14. NT6.1

    Once the smartphone market shifts to the next thing, they will be sorry for not giving attention to the Mac. Look at Nokia. And based on this post and the fail iPhone X is, this is the beginning of the end for them. Microsoft and Steve won't be here to help them again.

    • George Rae

      In reply to NT6.1:

      the Mac and PC’s will never be the next thing, whatever it is good bet Apple will build it and move on. Microsoft will continue it’s thing too, for better or worse.

    • GT Tecolotecreek

      In reply to NT6.1:

      ...and the fail iPhone X is, this is the beginning of the end for them....

      Ahh, it was the top selling iPhone for the past two quarters.

      And what is MS going to do, share their "successful" secrets for selling hardware ala Surface and Win Phone?

    • PincasX

      In reply to NT6.1:

      This reminiscent of the folks that used to say that once the world moved on from the iPod to the next big thing that Apple was in trouble. I think Apple has proven itself to be fairly resilient. Your post also ignores that the Mac, iPad, Services and Other product segments are all large enough to be fortune 100 and 500 companies in their own right.

    • Stooks

      In reply to NT6.1:

      "Once the smartphone market shifts to the next thing"

      Microsoft will be really, really far behind since they completely missed the smartphone wave.

    • curtisspendlove

      In reply to NT6.1:

      “And based on this post and the fail iPhone X is”

      I think you might want to re-read the article and pay closer attention to the quotes.


  15. GT Tecolotecreek

    OMG, pigs fly, hell has frozen over and Paul T. has just taken a big bite of (Apple) humble pie!!

    iPhone Up, Services up, Wearables up, iPads up, China sales up, ASP up, Macs flat. They really need to do a top to bottom refresh of the Mac lineup but I suspect they are still waiting on Intel to deliver. (Shades of the old powerpc delays) Point is when you make solid products, protect customer privacy and have great services to support product use, people will buy.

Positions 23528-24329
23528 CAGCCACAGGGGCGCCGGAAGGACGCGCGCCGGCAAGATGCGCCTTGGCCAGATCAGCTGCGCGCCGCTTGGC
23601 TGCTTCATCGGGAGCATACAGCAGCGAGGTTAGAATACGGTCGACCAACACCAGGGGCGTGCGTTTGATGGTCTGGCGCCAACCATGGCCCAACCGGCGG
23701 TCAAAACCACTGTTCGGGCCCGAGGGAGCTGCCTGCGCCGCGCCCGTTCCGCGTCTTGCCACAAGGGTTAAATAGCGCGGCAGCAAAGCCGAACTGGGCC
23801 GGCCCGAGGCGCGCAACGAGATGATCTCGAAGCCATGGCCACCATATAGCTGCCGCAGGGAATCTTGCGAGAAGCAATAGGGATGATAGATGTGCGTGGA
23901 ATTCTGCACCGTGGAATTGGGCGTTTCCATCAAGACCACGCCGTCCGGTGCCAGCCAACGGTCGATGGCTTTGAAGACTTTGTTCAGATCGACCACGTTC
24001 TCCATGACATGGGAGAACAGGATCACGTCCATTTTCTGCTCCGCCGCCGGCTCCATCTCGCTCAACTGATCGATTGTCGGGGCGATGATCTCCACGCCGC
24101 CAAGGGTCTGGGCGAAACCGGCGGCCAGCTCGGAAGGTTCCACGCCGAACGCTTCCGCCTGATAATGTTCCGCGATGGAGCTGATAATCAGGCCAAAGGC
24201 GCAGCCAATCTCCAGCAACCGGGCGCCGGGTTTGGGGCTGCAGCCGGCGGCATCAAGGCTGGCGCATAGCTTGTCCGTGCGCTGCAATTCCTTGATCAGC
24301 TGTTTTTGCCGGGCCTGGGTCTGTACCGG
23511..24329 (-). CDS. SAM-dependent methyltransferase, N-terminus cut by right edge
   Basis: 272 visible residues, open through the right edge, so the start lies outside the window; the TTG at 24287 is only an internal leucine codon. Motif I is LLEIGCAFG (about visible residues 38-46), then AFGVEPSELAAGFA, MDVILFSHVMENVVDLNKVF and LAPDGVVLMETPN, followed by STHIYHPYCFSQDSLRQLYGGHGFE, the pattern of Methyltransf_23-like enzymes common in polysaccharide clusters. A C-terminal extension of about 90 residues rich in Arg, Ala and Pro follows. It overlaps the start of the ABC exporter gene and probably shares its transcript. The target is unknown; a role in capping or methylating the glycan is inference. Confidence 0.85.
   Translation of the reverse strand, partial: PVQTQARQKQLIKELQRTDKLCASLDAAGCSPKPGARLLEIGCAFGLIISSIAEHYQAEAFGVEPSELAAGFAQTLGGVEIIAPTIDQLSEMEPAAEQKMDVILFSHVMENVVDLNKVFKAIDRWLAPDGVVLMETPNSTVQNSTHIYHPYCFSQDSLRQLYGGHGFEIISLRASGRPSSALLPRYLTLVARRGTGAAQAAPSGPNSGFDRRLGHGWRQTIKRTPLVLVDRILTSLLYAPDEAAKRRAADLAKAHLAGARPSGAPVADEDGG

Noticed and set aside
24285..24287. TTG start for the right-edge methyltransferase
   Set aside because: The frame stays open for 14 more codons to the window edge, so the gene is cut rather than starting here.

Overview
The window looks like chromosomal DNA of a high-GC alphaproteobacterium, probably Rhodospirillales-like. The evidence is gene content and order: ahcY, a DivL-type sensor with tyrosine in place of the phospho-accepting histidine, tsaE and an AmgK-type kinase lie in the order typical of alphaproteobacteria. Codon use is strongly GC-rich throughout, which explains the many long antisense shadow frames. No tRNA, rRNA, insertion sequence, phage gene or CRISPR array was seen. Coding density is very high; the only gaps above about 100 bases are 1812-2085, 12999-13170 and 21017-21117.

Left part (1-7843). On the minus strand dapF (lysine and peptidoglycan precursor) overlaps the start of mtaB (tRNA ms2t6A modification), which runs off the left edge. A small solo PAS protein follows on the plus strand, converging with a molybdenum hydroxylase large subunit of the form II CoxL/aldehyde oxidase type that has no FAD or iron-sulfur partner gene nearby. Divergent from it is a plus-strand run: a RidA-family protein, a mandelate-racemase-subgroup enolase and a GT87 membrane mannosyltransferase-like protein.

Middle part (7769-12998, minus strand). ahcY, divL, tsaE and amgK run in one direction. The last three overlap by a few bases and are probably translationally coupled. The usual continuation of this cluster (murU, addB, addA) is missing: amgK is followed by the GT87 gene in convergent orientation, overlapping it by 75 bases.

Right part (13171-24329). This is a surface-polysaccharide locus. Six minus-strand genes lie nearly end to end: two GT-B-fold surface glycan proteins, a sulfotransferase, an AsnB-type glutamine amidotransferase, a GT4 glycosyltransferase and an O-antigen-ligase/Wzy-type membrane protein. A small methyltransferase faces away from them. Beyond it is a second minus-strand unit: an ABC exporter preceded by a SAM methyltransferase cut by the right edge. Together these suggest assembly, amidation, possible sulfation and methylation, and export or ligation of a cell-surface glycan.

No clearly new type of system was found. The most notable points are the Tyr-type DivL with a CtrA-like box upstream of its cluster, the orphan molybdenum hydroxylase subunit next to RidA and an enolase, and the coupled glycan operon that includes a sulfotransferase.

• Stokkolm

      In reply to GT_Tecolotecreek:

      How can you say iPad is up and then say Mac is flat? iPad's are up 2 percent and Mac's are down 3 percent, so if iPad's are up how exactly are Mac's flat? Paul has always been (or at least for the last few years) pretty honest in his reporting on Apple IMO.

      • GT Tecolotecreek

        In reply to Stokkolm:

        Numbers Appleinsider is reporting from the earning report:

        Mac sales were slightly down from the 4.2 million reported one year ago, resting this year at 4.1 million. Revenue of $5.8 billion remains static from last year.

        The iPad brought in $4.1 billion in revenue during the quarter, up 6 percent year-on-year from $3.9 billion, with sales of 9.1 million units up year-on-year by 2 percent from 8.9 million. 

        Think the difference is revenue vs units sold. For me, revenue is more important.

        More important, forgot about the $100 billion stock buyback which is huge!

        • Jeffery Commaroto

          In reply to GT_Tecolotecreek:

          The weird power of Apple is also on display as there was almost no change to their PC lineup, the MacBook Air is an aging dinosaur of old tech, they basically announced their Pro is going to be obsolete, etc.

          Meanwhile they will still likely be one of the top five or so PC sellers this quarter. If they would just get their act together, tidy up the line, maybe add a PC or 2 in a realistic price point, they could continue making big $.